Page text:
BACKGROUND OF THE INVENTION
1. Field of the Invention
This invention relates generally to the field of electronic commerce and, more particularly, to a method and apparatus for providing itemization detail for credit card transactions.
2. Description of the Related Art
Many business and personal transactions are conducted using credit or debit transactions linked to an account at a bank or other financial institution. Many companies provide employees with company credit cards for the purpose of paying for business expenses and purchases. Similarly, individuals sometimes have additional credits cards linked to their account that they provide to family members for making purchases. Debit and credits cards may also be used for cash advances from a credit account or withdrawals from a bank account.
Typically, when a holder of a transaction card (e.g., credit or debit card) presents the card to a vendor, the vendor scans the magnetic strip of the card and transmits data encoded thereon (i.e., identification data) along with data associated with the transaction (i.e., transaction summary data) to an issuer of the card or central network tasked with verifying transaction for the card issuer, otherwise referred to an as authorization entity. Based on the identification and transaction summary data, the authorization entity approves or denies the transaction depending on limitations associated with the account (e.g., account balance, spending limit, daily withdrawal limit, etc.). If the transaction is approved, the authorization entity stores the transaction summary data (e.g., date/time, vendor identification data, amount), posts the transaction to the card owner's account, and returns an authorization code to the vendor indicating acceptance of the transaction. The vendor typically provides the card user with an itemized receipt and a credit card receipt indicating the transaction summary data.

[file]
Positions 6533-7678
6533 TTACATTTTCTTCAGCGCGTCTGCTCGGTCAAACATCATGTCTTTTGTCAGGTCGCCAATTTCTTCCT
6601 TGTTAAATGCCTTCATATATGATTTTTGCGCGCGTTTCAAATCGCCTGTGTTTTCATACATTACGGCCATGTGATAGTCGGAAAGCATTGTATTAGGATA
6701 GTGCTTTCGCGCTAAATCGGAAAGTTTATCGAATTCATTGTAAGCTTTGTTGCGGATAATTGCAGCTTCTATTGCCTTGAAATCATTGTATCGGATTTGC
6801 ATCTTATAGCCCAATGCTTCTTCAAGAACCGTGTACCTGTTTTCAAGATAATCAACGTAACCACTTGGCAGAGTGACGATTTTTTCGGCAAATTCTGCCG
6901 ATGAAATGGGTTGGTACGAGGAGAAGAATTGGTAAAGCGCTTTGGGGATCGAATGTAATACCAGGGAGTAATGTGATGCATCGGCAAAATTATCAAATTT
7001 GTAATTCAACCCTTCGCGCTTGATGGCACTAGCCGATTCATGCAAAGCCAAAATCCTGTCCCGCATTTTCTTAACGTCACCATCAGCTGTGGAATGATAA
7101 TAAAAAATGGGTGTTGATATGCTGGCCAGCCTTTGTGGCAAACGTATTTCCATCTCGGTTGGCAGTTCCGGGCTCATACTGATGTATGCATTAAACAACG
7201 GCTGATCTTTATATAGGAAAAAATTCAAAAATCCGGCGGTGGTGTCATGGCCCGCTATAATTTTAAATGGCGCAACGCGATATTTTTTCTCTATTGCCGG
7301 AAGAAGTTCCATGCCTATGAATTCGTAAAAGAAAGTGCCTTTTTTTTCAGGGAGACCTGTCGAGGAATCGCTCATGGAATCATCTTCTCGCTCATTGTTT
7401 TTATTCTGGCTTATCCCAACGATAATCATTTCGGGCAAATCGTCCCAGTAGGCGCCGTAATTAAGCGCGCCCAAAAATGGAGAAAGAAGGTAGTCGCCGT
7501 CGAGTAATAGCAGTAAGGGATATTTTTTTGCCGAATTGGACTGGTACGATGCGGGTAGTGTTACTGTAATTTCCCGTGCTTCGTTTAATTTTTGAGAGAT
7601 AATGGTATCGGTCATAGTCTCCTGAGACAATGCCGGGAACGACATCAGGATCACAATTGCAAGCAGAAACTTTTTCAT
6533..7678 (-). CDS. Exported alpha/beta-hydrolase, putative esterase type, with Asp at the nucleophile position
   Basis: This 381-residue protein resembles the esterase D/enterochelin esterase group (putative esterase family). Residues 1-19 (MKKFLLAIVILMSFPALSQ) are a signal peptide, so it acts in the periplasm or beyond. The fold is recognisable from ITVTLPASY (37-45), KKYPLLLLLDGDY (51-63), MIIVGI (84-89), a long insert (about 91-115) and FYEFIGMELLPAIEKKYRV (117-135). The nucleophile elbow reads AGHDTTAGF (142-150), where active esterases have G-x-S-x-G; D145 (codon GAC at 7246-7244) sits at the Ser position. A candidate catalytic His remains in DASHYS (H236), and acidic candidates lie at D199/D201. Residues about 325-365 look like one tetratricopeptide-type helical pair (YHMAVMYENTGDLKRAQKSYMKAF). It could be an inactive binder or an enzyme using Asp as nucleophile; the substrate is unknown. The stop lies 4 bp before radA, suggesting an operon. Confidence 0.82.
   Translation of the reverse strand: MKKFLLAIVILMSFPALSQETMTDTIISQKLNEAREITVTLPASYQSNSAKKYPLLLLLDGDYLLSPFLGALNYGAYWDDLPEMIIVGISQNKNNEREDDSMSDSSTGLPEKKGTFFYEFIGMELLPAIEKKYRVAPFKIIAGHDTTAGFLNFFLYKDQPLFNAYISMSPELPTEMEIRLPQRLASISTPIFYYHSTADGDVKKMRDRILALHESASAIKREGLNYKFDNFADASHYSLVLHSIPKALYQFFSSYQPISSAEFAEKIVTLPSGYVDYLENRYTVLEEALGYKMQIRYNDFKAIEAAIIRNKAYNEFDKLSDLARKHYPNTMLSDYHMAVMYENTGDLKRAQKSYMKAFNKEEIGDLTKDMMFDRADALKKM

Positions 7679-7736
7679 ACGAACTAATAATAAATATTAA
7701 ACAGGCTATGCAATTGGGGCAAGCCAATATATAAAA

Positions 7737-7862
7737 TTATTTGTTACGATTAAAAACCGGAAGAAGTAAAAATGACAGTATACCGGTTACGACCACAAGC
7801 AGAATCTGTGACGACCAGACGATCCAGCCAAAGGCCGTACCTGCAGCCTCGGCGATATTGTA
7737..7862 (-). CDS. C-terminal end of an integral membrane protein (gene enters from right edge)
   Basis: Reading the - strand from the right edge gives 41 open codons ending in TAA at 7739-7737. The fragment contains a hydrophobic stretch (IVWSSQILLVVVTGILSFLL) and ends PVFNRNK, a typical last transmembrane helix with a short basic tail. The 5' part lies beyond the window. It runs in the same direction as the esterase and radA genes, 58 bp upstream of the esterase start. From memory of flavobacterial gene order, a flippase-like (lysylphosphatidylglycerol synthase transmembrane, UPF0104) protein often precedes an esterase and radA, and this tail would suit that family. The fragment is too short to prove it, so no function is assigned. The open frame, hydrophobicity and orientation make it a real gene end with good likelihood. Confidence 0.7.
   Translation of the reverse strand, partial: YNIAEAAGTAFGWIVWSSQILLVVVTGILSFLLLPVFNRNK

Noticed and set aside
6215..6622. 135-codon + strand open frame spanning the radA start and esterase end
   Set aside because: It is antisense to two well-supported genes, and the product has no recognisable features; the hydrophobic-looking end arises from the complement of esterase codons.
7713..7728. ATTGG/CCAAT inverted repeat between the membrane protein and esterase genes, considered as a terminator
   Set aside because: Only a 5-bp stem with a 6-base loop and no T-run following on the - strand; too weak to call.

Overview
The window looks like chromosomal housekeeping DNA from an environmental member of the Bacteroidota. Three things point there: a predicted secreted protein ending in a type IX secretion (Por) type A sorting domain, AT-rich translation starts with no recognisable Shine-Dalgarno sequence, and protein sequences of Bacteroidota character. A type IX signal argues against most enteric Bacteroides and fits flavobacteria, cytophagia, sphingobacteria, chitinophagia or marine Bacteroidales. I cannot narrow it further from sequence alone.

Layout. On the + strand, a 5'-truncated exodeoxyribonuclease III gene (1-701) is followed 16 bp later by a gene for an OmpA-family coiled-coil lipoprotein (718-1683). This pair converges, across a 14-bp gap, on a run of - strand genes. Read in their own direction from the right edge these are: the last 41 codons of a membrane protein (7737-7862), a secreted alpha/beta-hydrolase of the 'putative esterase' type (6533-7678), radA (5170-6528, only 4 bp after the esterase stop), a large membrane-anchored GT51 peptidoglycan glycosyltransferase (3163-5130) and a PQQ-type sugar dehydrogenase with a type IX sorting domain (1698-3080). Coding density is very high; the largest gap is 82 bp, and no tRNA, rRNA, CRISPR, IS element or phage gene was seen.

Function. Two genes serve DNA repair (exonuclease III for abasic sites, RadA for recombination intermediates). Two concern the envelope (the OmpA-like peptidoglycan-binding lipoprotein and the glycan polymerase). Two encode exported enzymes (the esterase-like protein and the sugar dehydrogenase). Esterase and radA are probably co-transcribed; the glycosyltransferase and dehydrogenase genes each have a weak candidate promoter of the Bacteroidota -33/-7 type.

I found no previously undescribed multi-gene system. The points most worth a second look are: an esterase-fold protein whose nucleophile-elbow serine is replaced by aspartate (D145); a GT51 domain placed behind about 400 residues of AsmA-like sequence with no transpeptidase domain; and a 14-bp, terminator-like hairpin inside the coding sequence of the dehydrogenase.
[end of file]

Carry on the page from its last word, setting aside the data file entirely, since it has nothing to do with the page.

Because, the account owner authorizes other individuals to use the account (e.g., employees in a business context or family members in a family context), the account owner typically has some degree of trust in the authorized users that they will not improperly access the account by exceeding the credit limit, using the account for unauthorized purchases, etc. However, it is still possible that the authorized user may abuse the privileges granted by the account owner. For example, an employee may purchase personal items using a company account or a family member may make excessive purchases. Ultimately, the account owner would be responsible for the purchases whether or not they were within the scope of the privileges intended to be granted to the authorized user.
One technique an account holder may employ to attempt to identify account abuses is to monitor transactions posted to the account. Typically, credit card and bank institutions allow owners to access their accounts online over the Internet. However, the account information provided only represents the transaction summary data that identifies the amount of the transaction, the posting date, and the vendor. This information does not allow the owner to monitor the particular details of the purchase to determine if unauthorized purchases are being made. Also, there is typically a delay of one or more days between the time the transaction occurs and the summary information is available for the account owner to view.